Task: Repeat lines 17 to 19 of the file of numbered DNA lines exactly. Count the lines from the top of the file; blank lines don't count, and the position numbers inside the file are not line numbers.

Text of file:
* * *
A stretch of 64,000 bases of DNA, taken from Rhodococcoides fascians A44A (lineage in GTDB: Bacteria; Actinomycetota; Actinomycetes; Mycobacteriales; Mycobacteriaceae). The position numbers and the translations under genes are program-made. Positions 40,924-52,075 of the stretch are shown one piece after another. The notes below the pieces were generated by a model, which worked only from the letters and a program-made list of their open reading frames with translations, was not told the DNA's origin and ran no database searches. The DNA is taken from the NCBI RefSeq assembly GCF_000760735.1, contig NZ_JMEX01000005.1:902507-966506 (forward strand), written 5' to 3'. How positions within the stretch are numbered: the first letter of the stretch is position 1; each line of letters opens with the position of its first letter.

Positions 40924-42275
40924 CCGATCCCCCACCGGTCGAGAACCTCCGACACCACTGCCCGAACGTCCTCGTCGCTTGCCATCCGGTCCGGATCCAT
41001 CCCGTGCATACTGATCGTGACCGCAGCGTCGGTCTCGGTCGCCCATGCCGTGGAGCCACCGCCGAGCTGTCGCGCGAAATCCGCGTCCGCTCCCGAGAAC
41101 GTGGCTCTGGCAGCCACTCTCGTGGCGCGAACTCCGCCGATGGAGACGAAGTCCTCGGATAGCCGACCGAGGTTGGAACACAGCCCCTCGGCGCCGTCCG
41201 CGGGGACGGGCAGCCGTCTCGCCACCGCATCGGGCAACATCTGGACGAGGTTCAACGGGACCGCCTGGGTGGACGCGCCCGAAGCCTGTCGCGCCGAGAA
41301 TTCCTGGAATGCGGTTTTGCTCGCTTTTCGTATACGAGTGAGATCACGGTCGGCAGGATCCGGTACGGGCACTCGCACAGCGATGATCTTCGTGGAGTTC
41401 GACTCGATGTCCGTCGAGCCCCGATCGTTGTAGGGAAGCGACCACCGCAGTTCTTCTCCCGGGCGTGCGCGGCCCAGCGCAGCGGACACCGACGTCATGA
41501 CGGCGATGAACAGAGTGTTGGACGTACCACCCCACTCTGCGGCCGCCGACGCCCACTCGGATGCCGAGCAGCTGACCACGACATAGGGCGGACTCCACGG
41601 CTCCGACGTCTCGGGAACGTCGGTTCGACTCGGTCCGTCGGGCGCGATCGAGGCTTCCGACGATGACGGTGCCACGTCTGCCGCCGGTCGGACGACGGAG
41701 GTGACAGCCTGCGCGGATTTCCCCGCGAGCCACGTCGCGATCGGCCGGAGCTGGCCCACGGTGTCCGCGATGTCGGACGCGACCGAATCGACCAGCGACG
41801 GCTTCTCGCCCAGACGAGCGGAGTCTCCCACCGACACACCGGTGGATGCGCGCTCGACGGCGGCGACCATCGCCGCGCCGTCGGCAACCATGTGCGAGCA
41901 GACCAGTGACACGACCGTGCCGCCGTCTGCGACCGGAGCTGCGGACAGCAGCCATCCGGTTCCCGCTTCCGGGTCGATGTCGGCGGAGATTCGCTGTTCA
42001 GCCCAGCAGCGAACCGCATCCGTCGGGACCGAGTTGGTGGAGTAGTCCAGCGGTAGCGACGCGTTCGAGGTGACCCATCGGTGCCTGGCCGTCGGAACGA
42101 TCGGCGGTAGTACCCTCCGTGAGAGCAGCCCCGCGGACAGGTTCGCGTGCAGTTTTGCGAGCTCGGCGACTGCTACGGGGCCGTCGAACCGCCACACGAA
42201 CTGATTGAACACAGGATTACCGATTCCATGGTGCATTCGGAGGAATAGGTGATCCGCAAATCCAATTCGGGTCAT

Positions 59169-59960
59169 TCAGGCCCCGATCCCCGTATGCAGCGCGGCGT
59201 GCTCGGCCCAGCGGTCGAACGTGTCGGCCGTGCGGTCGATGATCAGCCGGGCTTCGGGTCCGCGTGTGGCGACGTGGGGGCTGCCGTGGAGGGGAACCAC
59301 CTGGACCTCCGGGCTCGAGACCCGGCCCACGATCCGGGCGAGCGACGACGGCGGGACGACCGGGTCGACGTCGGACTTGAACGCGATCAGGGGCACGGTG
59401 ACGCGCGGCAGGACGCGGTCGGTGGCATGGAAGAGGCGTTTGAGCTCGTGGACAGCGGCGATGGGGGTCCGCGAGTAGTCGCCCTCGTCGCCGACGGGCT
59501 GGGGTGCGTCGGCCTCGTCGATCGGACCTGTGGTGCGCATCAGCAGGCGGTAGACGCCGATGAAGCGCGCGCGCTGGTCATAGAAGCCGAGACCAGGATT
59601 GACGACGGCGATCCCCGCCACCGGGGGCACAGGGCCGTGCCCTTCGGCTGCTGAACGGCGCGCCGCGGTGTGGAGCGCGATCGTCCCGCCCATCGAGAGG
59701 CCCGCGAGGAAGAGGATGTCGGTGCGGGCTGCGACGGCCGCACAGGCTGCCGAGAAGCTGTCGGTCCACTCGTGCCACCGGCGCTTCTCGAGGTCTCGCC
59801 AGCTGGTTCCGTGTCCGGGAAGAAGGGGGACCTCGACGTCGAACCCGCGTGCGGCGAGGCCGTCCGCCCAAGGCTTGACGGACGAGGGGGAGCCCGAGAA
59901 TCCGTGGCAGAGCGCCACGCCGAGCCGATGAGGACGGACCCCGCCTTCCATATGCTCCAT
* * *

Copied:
Positions 59169-59960
59169 TCAGGCCCCGATCCCCGTATGCAGCGCGGCGT
59201 GCTCGGCCCAGCGGTCGAACGTGTCGGCCGTGCGGTCGATGATCAGCCGGGCTTCGGGTCCGCGTGTGGCGACGTGGGGGCTGCCGTGGAGGGGAACCAC